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Author: Subject: Most extreme compounds known to man
JibbyDee
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[*] posted on 17-12-2011 at 10:59
Most extreme compounds known to man


I like to know examples of compounds that exhibit a specific property more than any other known compound, so I can use it as a reference point. I'll throw in my knowledge, can you add your own knowledge of the most extreme compounds. If you know multiple extreme compounds list your top 3, in order of descending extremity.

Strongest Taste
Denatonium Benzoate

They add trace amounts of this to denatured alcohol to instill in it, an extremely bitter taste which would deter most people from drinking it.


Smelliest
Ethanethiol

According to the wiki page, this compound held the 2000 Guinness world record for smelliest compound. I'm sure there are smellier ones though.


Most Flammable
Chlorine Trifluoride

From what I read, the nazis were interested in this compounds potential as an incendiary but concluded that it was too dangerous to handle and abandoned it.


Most Explosive
Octanitrocubane

From what I've read, cubanes cubic shape allows it to pack very well so octanitrocubane contains a much greater amount of nitro groups per cubic centimeter than other nitro explosives such as TNT.


Most Acidic
Fluoroantimonic Acid

An antimony-fluorine complex which is supposedly 2 x 10^19 times more acidic than pure sulfuric acid. I like this one because its the first time I've seen antimony used to create a property that as of yet, cannot be produced with other elements.

Carborane Acid

From what I've read, trifluoromethane sulfonic acid was the strongest acid known up until carborane acid was discovered.

Trifluoromethanesulfonic Acid

I like to think of this compound as sulfuric acid on steroids. Fluorinating a weak acid like acetic acid results in trifluoroacetic acid, the strongest known carboxylic acid which has a pKa of -0.25. Fluorinating a strong acid such as sulphuric acid results in fluorosulphonic acid which has a pKa of -14. Attach a methyl group so that triple the amount of fluorine atoms can be attached and you get trifluoromethanesulphonic acid which has a pKa of -16.


I have way more to add to that list but I'll leave it at that for now.

[Edited on 17-12-2011 by JibbyDee]
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[*] posted on 17-12-2011 at 11:57


Chlorine Trifluoride isn't flammable at all. It just causes most fuels to auto ignite. It has a rating of 0 for flammability on its MSDS.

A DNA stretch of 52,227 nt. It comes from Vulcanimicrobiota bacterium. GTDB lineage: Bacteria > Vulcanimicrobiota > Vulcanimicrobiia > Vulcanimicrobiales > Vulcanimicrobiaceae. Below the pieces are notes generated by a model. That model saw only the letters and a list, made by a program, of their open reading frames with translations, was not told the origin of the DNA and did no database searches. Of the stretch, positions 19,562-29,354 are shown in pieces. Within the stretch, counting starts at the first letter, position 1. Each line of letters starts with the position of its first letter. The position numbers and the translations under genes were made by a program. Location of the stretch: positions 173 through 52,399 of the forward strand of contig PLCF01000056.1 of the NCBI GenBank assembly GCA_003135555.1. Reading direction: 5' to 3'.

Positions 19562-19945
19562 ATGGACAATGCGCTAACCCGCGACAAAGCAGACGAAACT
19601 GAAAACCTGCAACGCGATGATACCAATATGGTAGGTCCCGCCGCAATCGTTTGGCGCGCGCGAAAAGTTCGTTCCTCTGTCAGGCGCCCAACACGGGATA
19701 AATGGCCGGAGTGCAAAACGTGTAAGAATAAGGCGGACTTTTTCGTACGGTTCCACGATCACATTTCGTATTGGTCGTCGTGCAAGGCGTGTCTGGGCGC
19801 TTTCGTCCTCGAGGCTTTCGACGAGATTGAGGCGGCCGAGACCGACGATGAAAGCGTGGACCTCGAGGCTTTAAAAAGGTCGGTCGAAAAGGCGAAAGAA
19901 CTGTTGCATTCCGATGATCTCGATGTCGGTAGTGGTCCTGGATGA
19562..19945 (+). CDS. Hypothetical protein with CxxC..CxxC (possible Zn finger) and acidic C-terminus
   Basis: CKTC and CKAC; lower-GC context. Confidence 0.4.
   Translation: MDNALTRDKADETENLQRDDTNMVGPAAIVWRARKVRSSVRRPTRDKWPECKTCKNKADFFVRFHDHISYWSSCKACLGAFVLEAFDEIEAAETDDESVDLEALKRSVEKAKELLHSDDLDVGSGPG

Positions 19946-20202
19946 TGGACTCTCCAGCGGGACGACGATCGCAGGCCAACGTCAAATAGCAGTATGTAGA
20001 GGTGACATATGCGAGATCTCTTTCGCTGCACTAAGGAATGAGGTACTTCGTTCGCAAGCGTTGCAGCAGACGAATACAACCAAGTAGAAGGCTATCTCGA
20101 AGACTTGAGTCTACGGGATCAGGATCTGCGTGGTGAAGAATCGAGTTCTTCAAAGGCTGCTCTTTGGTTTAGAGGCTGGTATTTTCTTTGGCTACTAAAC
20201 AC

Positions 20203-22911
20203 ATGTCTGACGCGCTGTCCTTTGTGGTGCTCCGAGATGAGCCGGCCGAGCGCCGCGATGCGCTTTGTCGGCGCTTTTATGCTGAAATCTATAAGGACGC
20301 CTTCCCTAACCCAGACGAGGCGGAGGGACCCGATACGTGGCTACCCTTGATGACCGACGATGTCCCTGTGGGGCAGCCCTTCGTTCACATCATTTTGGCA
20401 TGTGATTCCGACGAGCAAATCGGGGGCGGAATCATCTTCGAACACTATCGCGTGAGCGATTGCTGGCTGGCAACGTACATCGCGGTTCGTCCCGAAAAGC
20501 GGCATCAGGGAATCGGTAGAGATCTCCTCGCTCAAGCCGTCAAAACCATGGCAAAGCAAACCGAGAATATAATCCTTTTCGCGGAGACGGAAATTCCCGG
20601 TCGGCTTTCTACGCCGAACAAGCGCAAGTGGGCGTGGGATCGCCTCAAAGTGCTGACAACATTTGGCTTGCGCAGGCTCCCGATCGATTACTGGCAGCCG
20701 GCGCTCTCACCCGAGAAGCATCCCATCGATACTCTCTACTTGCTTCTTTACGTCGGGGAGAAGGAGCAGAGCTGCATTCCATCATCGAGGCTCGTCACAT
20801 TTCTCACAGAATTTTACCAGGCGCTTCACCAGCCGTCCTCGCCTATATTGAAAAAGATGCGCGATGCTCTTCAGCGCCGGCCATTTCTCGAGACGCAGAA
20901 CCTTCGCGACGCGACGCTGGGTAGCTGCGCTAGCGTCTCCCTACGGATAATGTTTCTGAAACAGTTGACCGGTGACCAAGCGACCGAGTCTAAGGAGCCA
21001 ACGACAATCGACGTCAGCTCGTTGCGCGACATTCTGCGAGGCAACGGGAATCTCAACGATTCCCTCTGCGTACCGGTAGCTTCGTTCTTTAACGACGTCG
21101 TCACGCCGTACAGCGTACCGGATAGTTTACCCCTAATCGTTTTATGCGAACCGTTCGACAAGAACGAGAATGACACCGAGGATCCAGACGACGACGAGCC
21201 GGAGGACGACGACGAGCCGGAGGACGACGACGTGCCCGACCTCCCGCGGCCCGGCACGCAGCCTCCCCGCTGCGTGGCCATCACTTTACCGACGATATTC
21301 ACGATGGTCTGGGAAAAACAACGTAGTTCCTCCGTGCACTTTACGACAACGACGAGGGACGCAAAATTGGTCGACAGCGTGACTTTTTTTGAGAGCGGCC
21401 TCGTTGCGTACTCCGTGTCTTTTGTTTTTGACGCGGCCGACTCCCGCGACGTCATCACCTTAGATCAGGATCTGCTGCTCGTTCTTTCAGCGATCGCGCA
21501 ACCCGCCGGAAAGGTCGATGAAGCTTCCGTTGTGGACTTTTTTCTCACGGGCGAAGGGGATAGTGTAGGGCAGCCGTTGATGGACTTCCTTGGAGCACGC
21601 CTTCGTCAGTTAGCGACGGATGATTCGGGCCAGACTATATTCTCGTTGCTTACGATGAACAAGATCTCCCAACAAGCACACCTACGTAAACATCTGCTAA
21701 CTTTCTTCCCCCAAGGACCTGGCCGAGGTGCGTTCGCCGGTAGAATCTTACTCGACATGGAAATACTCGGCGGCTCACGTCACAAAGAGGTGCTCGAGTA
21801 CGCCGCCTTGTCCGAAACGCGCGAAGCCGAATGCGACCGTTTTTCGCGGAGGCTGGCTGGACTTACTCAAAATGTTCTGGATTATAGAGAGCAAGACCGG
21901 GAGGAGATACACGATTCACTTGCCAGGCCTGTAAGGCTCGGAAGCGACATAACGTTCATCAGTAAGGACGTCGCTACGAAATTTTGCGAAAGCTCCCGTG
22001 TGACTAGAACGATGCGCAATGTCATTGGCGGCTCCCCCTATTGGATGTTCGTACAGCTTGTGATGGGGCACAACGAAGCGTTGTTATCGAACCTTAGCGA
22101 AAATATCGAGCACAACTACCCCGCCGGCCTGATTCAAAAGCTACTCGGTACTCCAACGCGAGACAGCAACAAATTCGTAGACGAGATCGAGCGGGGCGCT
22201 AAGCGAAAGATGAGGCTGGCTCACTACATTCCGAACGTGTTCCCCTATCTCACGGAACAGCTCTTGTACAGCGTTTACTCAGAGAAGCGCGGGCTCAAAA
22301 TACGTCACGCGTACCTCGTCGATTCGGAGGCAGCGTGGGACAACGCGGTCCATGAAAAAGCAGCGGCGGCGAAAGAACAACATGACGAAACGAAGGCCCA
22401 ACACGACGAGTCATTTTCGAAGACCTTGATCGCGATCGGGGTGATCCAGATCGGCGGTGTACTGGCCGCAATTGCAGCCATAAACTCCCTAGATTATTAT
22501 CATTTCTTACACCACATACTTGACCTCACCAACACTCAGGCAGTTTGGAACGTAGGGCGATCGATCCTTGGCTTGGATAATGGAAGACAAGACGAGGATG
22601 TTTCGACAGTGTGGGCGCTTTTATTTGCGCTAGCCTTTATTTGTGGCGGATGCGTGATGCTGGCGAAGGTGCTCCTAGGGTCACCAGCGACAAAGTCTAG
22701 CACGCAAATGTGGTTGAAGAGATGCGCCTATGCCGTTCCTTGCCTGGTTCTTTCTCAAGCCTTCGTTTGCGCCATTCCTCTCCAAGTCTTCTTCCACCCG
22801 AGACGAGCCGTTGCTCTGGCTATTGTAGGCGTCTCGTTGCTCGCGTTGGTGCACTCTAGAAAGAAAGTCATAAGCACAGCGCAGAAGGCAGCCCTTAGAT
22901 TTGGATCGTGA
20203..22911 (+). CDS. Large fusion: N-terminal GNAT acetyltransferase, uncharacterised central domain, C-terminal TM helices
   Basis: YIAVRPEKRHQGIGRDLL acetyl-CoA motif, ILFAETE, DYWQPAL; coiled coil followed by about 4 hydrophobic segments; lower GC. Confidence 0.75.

Cool thread concept though.





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[*] posted on 17-12-2011 at 11:59


That's very interesting topic. Especially the first one.



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Bot0nist
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[*] posted on 17-12-2011 at 12:37


Quote: Originally posted by Adas  
That's very interesting topic. Especially the first one.


Its in almost everything as a bitterant. Check your "100% Acetone" bottle's ingredients.




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[*] posted on 17-12-2011 at 13:00


I have been wondering for quite some time if there is any compound that has 4/4/4 in NFPA 704 danger classification.

If anyone knows, let us know also.
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[*] posted on 17-12-2011 at 15:58


The Germans didn't abandon ClF3. It was never successfully weaponized but they produced multi-ton quantities of the stuff. The Russians eventually captured the factory, I believe.
I can't recall seeing a 4/4/4 danger classification. But good old hydrazine is 4/4/3.
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[*] posted on 17-12-2011 at 16:52


Quote: Originally posted by bbartlog  
The Germans didn't abandon ClF3. It was never successfully weaponized but they produced multi-ton quantities of the stuff. The Russians eventually captured the factory, I believe.
I can't recall seeing a 4/4/4 danger classification. But good old hydrazine is 4/4/3.


Yeah, I've seen quite a couple of chemicals with 4/4/3, like diborane, germane etc, but never a 4/4/4.
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[*] posted on 17-12-2011 at 18:21


Quote:
Its in almost everything as a bitterant. Check your "100% Acetone" bottle's ingredients.


Checked it. No denatonium benzoate.




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[*] posted on 18-12-2011 at 02:29


Quote:
Most Explosive

Least meaningful . . .

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[*] posted on 18-12-2011 at 06:08


Also quite 'extreme': XeO4